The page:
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Category Archives: Government Policy
The Government’s coffers are pretty bare certainly, and this seems to be encouraging many people to assume there’s not much he can do in the Budget to kick-start economic activity and strengthen the recovery. With little money he can’t spend much. With little money, his scope for immediate tax cuts is limited. However, the Chancellor still has some good options.
This morning the IoD published it’s ‘freebie’ growth plan. We continue to support the Treasury’s plans to tackle the deficit, but the Government should also be looking at measures it can take to promote growth. We have come up with some practical steps which would boost the economy and cost next to nothing. Some of the main policy suggestions include:
The student protests which have been taking place across the country in the last few weeks are only the beginning of what may well be a long, cold winter of discontent. George Osborne will need to show a lot of backbone if he is to stick to the course set out in the Spending Review. But no amount of opposition from the public sector unions, or pressure from within Parliament, should make him back down on the vital project of deficit reduction, as IoD Chief Economist, Graeme Leach, explains in a new report.
It has become very fashionable recently for politicians to say they are standing up for small businesses. Ed Miliband claimed in his speech to his party conference that he would ‘make Labour the party of enterprise and also the party of small business.’ David Cameron said at the beginning of November that he wanted to help more people set up their own companies, and was appointing Lord Young as his ‘enterprise Tsar.’ At the IoD we are obviously pleased with the sentiment, but there is a huge gulf between political gestures and real action which benefits entrepreneurs and small business … Read More »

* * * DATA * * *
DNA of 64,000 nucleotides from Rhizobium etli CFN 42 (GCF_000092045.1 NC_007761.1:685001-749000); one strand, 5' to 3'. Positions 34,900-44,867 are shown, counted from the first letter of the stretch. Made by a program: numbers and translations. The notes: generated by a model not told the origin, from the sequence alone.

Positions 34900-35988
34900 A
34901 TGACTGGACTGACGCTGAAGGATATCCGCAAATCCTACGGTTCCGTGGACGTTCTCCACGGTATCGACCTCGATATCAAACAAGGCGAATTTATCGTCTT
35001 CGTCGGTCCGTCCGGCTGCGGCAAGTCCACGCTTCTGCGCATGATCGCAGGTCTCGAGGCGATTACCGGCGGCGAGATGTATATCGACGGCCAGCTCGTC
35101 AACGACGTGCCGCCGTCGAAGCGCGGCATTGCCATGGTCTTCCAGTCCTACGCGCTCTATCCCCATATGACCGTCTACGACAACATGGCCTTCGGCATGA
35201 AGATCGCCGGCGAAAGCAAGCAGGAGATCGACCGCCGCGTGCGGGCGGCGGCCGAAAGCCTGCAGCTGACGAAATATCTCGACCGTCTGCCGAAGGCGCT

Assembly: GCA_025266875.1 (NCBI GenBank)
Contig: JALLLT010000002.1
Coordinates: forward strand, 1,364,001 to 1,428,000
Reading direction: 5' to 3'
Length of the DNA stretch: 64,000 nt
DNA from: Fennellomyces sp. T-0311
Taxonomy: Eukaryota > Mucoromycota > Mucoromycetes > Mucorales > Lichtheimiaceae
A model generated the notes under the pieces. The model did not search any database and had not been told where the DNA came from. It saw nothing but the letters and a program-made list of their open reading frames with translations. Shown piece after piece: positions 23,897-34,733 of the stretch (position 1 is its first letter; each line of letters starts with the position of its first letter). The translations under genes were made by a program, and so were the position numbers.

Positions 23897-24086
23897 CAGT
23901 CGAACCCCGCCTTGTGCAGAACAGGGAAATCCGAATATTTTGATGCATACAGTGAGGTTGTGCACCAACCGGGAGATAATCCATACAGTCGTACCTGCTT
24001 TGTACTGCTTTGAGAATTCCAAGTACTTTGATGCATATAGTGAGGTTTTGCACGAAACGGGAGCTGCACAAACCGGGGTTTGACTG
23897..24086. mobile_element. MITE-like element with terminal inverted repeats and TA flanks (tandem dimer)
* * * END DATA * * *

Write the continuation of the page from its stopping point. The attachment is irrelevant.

Last Wednesday George Osborne delivered the statement which was billed as the defining moment of this Coalition Government. It followed months of difficult discussion between Whitehall departments and the Treasury, some of it very public, but when the outcome of the Spending Review was announced it was clear that the Chancellor had stuck to his plan: public spending will be cut by £83bn over five years in order to tackle the huge budget deficit.
On Monday the Daily Telegraph published a letter signed by 35 business leaders supporting the Government’s plans to eradicate the deficit by 2015. About time too, the IoD has been arguing this for months. The 35 argued that “Reducing the deficit more slowly would mean additional borrowing every year, higher national debt, and therefore higher spending on interest payments”